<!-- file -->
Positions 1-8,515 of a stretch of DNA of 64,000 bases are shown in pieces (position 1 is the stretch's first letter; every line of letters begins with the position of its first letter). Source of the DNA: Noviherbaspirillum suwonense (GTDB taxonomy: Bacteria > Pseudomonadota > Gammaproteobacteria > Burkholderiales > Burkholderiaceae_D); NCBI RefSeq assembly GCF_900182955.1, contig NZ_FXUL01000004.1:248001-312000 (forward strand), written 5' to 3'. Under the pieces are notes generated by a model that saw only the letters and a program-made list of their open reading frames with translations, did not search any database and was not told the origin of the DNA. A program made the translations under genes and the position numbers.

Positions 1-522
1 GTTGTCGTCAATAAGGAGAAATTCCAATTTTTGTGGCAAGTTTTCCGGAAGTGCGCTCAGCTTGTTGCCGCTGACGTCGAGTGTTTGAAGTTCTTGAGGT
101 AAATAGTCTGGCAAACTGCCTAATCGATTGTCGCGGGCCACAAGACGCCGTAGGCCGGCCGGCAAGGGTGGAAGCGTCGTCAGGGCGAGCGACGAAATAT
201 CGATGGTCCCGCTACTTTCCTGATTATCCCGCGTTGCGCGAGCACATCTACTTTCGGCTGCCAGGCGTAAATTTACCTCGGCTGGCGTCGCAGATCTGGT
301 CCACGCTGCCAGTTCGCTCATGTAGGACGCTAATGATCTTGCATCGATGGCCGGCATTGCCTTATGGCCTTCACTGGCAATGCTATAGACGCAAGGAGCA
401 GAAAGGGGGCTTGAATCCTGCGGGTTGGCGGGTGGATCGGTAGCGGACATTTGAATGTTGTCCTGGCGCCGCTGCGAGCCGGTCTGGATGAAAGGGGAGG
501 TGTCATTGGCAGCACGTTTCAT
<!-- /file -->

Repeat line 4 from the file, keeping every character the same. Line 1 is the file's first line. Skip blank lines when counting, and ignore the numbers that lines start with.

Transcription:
101 AAATAGTCTGGCAAACTGCCTAATCGATTGTCGCGGGCCACAAGACGCCGTAGGCCGGCCGGCAAGGGTGGAAGCGTCGTCAGGGCGAGCGACGAAATAT